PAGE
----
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Discrimination

FAQs: Rights and responsibilities of employer and employee under the Massachusetts Parental Leave Act

Who is eligible for parental leave under Massachusetts law?  It is not limited to birth mothers.  An employee is entitled to 8 weeks of parental leave so long as he or she: (1) has completed the initial probationary period (not to exceed 3 months); or (2) if there is no such probationary period, has been employed for at least 3 consecutive months as a full-time employee.  An employer’s violation of the Massachusetts Parental Leave Act can trigger mandatory treble damages, plus attorney’s fees.

Employees can use parental leave for the purpose of:

  • Giving birth
  • For the placement of a child under the age of 18
  • For the placement of a child under the age of 23 if the child is mentally or physically disabled
  • For adoption.

In the event there is a couple who both want to take parental leave, they are only allowed to a combined total of 8 weeks of parental leave for the birth or adoption of the same child.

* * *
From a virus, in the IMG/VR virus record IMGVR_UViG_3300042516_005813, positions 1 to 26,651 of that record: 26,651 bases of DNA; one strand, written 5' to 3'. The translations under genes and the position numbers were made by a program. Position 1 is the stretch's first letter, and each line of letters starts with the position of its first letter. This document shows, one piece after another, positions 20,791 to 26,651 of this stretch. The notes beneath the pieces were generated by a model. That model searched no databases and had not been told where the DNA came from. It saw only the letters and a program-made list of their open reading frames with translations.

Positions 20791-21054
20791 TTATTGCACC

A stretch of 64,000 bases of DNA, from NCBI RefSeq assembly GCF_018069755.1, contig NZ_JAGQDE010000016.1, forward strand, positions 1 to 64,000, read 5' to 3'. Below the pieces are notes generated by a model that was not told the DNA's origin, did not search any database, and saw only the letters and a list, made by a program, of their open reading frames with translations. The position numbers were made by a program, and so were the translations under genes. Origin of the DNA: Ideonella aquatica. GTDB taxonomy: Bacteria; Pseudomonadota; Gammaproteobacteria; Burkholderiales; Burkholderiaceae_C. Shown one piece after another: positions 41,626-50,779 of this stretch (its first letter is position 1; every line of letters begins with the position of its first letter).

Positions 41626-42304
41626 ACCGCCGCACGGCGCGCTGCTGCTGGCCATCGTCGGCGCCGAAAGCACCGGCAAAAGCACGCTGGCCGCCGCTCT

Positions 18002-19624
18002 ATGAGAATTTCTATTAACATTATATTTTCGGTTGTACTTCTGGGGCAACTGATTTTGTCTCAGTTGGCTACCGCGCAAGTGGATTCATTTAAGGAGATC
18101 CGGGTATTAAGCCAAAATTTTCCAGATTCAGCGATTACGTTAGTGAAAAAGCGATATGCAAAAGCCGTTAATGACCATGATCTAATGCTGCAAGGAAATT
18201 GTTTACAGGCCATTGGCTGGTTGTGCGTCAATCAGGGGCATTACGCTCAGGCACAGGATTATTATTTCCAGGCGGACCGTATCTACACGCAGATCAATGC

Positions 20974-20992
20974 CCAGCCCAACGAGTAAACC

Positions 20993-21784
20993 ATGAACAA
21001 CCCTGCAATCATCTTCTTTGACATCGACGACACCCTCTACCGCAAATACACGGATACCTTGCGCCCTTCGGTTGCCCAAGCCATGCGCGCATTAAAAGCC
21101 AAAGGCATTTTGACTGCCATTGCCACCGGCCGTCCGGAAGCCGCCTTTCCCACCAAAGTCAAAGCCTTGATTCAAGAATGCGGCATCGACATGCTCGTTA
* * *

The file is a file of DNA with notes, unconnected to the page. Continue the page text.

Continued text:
The employee must give at least 2 weeks’ notice to the employer of the anticipated date of departure and the employee’s intention to return. Alternatively, the employee must provide notice as soon as practicable if the delay is for reasons beyond the individual’s control.

The employee shall be restored to the employee’s previous, or a similar, position with the same status, pay, length of service credit and seniority, as of the date of the leave.

The parental leave may be with or without pay at the discretion of the employer.

If the employer agrees to provide parental leave for longer than 8 weeks, the employer shall not deny the employee the rights under this section unless the employer clearly informs the employee, in writing, prior to the commencement of the parental leave, and prior to any subsequent extension of that leave, that taking longer than 8 weeks of leave shall result in the denial of reinstatement or the loss of other rights and benefits.

The parental leave shall not affect the employee’s right to receive vacation time, sick leave, bonuses, advancement, seniority, length of service credit, benefits, plans or programs for which the employee was eligible at the date of the leave.

The employer need not provide for the cost of any benefits, plans or programs during the parental leave unless the employer provides for such benefits, plans or programs to all employees who are on a leave of absence.

Pamela A. Smith
Law Office of Pamela A. Smith
233 Needham Street, Suite 540
Newton, MA 02464
617-969-2900

pam@pamsmithlaw.com

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